Emerson’s writings also introduced Allen to the poetry and literature of the East, which captured Allen’s imagination and opened up new spiritual possibilities. At about the age of twenty-four, Allen read The Light of Asia by Sir Edwin Arnold, an epic poem about an imaginary Buddhist monk who symbolizes the life, character, and philosophy of Prince Gautama of India, the founder of Buddhism. Of all the works of poetry he absorbed in those early years, from Whitman to Milton, it was Sir Arnold’s that led to Allen’s spiritual metamorphosis. Describing his experience the first time he read Light of Asia, Allen wrote,

I could not stir from my seat till I read every word. When I did rise from the reading of this book, it was as though I had become a different man. A curtain seemed to have rolled back from the face of the Universe, and I saw the causes and meaning of things which had hitherto been dark mysteries. There was a revelation which was almost blinding in its brilliance and suddenness, an exaltation which alarmed me while it transported me into a felicitous insight. The vision quickly faded, but its influence remained, the memory of it saving me in many an hour of darkness and temptation.²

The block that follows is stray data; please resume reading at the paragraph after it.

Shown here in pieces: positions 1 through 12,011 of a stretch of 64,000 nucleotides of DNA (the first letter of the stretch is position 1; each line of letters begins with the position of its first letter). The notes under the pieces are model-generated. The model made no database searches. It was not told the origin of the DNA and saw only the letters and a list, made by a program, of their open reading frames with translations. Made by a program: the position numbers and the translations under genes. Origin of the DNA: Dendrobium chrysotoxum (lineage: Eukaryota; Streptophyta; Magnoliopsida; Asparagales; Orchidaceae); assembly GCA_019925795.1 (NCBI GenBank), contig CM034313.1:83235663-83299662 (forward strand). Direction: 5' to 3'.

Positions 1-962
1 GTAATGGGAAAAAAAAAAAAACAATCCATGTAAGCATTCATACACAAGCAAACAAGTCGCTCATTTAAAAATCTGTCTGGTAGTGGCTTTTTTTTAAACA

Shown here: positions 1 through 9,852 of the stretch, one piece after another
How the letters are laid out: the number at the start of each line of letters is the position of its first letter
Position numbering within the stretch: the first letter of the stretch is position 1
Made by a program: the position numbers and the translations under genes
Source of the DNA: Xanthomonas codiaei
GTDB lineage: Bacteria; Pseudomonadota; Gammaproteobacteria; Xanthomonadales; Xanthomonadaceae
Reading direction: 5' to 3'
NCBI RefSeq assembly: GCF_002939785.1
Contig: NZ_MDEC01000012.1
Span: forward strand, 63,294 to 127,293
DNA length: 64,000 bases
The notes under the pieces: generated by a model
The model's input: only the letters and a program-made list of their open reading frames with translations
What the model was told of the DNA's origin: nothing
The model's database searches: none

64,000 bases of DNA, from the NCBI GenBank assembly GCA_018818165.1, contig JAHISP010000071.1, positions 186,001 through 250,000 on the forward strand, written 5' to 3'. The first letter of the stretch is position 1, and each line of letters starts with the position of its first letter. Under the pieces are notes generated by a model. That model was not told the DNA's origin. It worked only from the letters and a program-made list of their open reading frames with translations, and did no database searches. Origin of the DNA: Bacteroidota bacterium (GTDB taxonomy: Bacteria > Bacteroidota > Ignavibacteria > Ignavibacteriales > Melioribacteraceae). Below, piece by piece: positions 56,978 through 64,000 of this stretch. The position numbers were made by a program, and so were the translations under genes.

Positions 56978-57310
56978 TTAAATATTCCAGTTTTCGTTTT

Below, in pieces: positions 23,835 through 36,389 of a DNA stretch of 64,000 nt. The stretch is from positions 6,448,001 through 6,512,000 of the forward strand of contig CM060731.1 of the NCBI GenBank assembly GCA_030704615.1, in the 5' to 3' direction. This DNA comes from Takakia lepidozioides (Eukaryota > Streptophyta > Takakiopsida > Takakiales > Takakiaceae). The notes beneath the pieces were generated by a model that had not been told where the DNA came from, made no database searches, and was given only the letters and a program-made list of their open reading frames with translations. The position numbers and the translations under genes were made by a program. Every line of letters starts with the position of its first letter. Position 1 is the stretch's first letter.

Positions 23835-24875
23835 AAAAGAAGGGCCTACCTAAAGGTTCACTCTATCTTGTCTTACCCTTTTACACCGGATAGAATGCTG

A different man, Allen continued his journey into the literary realms of Eastern thought. By the age of twenty-six he had devoured the Bhagavad Gita, the Tao Te Ching, various books by Chinese sages like Confucius, as well as The Gospel of Buddha, by Paul Carus, and Dr. Richard M. Bucke’s Cosmic Consciousness: A Study in the Evolution of the Human Mind.